Hawaii’s public school principals expect math and reading test scores to plummet next year, and they have an easy punching bag to blame: Common Core, set to be fully implemented in the coming school year.
Hawaii’s principals are required to annually produce academic plans for the forthcoming school year, which includes their benchmark goals for standardized tests. Out of 210 school principles, 98 predicted that math test scores next year would fall by at least 30 percent, while 94 predicted reading scores would fall by at least that much. One elementary school principle anticipated a 50 percent drop in reading scores.
Overall, 82 percent of principals expected stagnant or falling scores, and just 18 percent expected an improvement.
The key cause behind the widespread pessimism is the upcoming full implementation of the Common Core standards and an accompanying test, the Smarter Balanced. The test, which is currently shared by 21 states, is designed to allow better comparison between state education systems, which formerly all had their own tests.
The Hawaii Department of Education was quick to emphasize that the pessimistic outlooks did not reflect a belief that schooling quality in Hawaii was about to collapse. Rather, they said it reflected the implementation of a new, more rigorous test that could not be compared with past measures.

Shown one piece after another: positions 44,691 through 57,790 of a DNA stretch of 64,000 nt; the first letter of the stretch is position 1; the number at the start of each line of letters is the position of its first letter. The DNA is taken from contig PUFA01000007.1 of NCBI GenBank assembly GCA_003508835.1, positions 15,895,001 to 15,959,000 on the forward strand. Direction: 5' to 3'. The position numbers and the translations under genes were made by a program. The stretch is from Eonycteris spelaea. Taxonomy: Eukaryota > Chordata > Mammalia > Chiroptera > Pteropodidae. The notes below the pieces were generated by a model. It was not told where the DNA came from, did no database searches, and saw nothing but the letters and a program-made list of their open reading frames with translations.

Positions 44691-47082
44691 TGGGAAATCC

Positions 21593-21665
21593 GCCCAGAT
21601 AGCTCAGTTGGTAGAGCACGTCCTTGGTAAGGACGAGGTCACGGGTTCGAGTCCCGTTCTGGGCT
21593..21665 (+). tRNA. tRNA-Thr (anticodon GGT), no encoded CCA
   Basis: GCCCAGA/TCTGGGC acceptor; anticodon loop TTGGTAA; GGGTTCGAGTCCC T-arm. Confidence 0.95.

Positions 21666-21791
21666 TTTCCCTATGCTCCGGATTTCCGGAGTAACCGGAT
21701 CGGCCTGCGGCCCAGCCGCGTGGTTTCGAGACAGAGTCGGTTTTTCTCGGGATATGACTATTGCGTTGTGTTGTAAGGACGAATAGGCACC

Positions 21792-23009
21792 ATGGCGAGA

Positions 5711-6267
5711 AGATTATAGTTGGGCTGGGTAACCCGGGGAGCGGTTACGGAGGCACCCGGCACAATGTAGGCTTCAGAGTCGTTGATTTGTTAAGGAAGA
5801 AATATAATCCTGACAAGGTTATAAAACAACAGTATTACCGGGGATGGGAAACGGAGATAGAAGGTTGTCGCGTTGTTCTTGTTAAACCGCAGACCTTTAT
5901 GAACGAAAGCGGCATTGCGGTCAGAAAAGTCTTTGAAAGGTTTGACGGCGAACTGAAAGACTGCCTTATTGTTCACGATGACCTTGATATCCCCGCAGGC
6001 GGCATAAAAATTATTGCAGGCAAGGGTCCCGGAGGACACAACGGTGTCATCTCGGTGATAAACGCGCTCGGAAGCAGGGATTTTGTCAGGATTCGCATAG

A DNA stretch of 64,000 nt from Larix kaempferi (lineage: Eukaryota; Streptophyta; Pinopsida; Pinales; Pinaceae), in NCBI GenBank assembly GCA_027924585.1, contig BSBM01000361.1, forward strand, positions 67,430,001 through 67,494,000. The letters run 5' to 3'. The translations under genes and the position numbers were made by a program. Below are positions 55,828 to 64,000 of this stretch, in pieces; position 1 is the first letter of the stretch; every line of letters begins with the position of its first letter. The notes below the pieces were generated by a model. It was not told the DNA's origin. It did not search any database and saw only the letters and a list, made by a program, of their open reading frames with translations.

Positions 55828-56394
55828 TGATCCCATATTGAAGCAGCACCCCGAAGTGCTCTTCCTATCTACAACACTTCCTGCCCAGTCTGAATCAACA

“With higher common core standards and new assessments, public education in a majority of states is changing,” Hawaii Department of Education spokeswoman Donalyn Dela Cruz told the Hawaii Reporter. “Assessment results in Hawaii and many other states will set a new baseline, which cannot be compared with past years. ”
National education activists who support Common Core agree. Michael Brickman, national policy director for the pro-Common Core Fordham Institute, told The Daily Caller News Foundation that reading any sort of educational decline into the principals’ forecasts was ridiculous.
“To say that this is a result of kids all of a sudden getting dumber, that’s like saying a baseball player who hits .350 in Triple A, gets called up to the majors, and hits less, is suddenly worse at baseball,” Brickman said. “With the new assessments, students are working to meet expectations that are tougher and are in line with our international competitors.”
However, Randall Roth, an author and University of Hawaii law school professor who has extensively criticized Hawaii’s education system, says teachers are unprepared for Common Core
“The centralized, top-down command governance structure has put so many mandates on principals and schools, they have not had time to prepare for the new tests. The mandates are overwhelming to the principals and school community,” Roth told the Hawaii Reporter.
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